Before the pandemic, the majority of our social interactions were in-person. When shelter-in-place and social distancing became the norm, the shift to learning how to engage virtually became our new way of life. Students found online learning more challenging due to the ease of being distracted and multi-tasking with such things as checking social media posts, surfing the Net, responding to notifications, listening to music, or drifting off to sleep. The large amount of hours people spend watching television or streaming videos has created passivity to taking information in and discourages active response. The information presented on one screen is easily forgotten when the next screen appears.
Another barrier to virtual engagement is the lack of the use of all of our senses. A large component of communication is nonverbal and includes sounds, movements, visuals, physical structures, touch, and body language. Feeling connected is more difficult without the sensory cues, and this makes sustained attention and focus more challenging, especially when there are many people in the class. Additionally, not having the “normal” environment of classes can put some people in an emotionally or physically challenging environment, which also hinders attention and focus.
The Centers for Disease Prevention (CDC) has reported an increase in anxiety and depressive disorders in the U.S. during the pandemic due to social isolation, stay-at-home orders, and coping with COVID-19. Anxiety and depression greatly affect learning and focus.
In addition to class participants having challenges with the virtual environment, teachers have found it more stressful due to participants not being visible or appearing still-faced and nonresponsive. During a study that explored a strategy to increase participant engagement and reduce the social stress on instructors, participants were asked to rate their subjective energy level, attention, and involvement during a Zoom class. For the next Zoom class, participants were asked to respond to the instructor frequently with facial and body expressions, such as shaking their head no or yes, giving a thumbs up or down, making sounds, changing body posture, and using facial expressions to signal listening and engagement. When participants purposely implemented and increased their animated facial and body responses during a Zoom class, they reported a significant increase in the frequency of animation, energy level, attention, and involvement.
One participant of the study shared their surprise at how their expressiveness affected their attention and how it made the class more fun.
Another participant noticed that engaging with facial and body language promoted better focus and understanding. Overwhelmingly, participants reported that being animated and responsive helped them stay present, learn more easily, and improved retention. There were a few participants who found being animated more challenging due to feeling shy, self-conscious, silly, and wondering what others would think of them. If the majority of participants are responding animatedly, it might encourage others who may be more hesitant to participate.
We often forget how our body impacts our thoughts and emotions. To test this for yourself, try this exercise: (1) Configure your body in a position that signals defeat, hopelessness, and depression, such as slouching with your head down. While in this position, recall a memory of hopelessness and defeat. Notice any negative emotions that arise. (2) Shift and configure your body in a position that signals joy, happiness, and success, such as raising arms and looking up with a smile. While holding this position, recall a memory of joy and happiness. Notice any positive emotions that arise. (3) Configure your body in a position that signals defeat, hopelessness, and depression. While holding this position, recall a joy, happiness, and success. Do not change your body position. Hold this configuration for a little while. (4) Shift your body in a position that signals joy, happiness, and success. While holding this position, recall a memory of hopelessness and defeat. Do not change your body position. Hold this configuration for a little while.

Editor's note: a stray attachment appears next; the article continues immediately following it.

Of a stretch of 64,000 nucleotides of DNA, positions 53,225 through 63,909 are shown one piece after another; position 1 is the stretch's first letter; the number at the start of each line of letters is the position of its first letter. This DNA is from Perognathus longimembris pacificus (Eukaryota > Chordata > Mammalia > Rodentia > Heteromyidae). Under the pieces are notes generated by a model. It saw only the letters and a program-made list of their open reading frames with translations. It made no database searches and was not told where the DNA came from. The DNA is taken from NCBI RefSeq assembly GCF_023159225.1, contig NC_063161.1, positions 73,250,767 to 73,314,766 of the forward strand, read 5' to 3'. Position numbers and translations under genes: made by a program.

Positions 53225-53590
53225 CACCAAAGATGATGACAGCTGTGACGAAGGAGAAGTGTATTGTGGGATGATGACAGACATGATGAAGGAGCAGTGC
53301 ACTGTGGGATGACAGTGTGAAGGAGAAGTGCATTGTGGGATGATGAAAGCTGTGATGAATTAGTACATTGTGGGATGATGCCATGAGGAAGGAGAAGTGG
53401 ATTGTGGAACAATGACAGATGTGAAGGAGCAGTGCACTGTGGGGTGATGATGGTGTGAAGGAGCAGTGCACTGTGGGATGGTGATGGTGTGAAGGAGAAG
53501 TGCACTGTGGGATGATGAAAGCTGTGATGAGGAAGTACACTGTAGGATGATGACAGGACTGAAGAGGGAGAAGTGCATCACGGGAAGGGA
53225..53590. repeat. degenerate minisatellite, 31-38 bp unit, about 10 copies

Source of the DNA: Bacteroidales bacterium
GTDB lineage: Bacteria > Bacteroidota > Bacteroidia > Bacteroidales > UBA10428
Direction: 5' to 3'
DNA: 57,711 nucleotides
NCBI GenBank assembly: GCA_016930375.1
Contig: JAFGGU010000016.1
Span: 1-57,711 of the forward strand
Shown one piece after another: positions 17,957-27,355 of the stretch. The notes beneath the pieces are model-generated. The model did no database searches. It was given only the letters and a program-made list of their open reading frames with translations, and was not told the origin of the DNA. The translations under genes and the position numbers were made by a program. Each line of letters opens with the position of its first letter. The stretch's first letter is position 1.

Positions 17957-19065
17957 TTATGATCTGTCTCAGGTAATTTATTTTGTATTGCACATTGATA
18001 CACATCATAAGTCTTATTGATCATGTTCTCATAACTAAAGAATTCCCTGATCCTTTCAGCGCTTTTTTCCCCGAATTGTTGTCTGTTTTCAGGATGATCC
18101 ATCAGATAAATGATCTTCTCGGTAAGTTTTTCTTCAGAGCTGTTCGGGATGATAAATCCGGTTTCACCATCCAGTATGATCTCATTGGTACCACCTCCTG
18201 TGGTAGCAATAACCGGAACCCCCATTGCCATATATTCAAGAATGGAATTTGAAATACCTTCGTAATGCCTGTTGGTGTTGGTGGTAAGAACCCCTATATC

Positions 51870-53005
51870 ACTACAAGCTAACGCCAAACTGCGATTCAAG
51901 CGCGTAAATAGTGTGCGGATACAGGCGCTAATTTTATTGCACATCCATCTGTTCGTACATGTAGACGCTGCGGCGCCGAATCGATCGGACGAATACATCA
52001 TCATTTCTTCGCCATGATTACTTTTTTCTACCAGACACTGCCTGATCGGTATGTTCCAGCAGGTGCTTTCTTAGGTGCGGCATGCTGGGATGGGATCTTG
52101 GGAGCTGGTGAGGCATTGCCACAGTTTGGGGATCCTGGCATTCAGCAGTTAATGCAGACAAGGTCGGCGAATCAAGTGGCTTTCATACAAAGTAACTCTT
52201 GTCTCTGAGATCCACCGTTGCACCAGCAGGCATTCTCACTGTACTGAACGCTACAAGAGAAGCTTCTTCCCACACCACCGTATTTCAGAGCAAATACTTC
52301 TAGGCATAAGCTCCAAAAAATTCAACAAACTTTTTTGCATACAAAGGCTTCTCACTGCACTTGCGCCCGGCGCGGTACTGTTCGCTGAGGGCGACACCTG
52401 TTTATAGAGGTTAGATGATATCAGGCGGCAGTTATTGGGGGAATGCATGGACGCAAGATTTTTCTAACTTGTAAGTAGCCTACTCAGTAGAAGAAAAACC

When your body posture and expression are in alignment with the evoked emotion, it is almost always easier to experience the emotion. When the body posture and expression are opposite of the evoked emotion, it is much more difficult to bring forth and experience the emotion.
This same concept applies to learning. When a participant is slouched and lying on a bed while in a Zoom class, it is much more difficult to stay present and not drift off. When a participant is sitting erect and upright and actively responding to the presentation, the body posture encourages the brain to focus, promoting better learning.
Effectively engaging in Zoom classes requires a shift from passive watching and listening to active participation. Zoom fatigue is exacerbated by slouching, drifting away, and non-responsiveness, which in turn hinders learning, focus, and feeling connected with class participants. Actively participating by sitting up, maintaining an empowered posture, and using nonverbal facial and body expressions to communicate, will energize you and decrease the likelihood of Zoom fatigue. How you show your animation is not as important as actively participating. By engaging your soma (your physical body) in Zoom classes, you decrease Zoom fatigue and optimize your enjoyment, learning, and connection.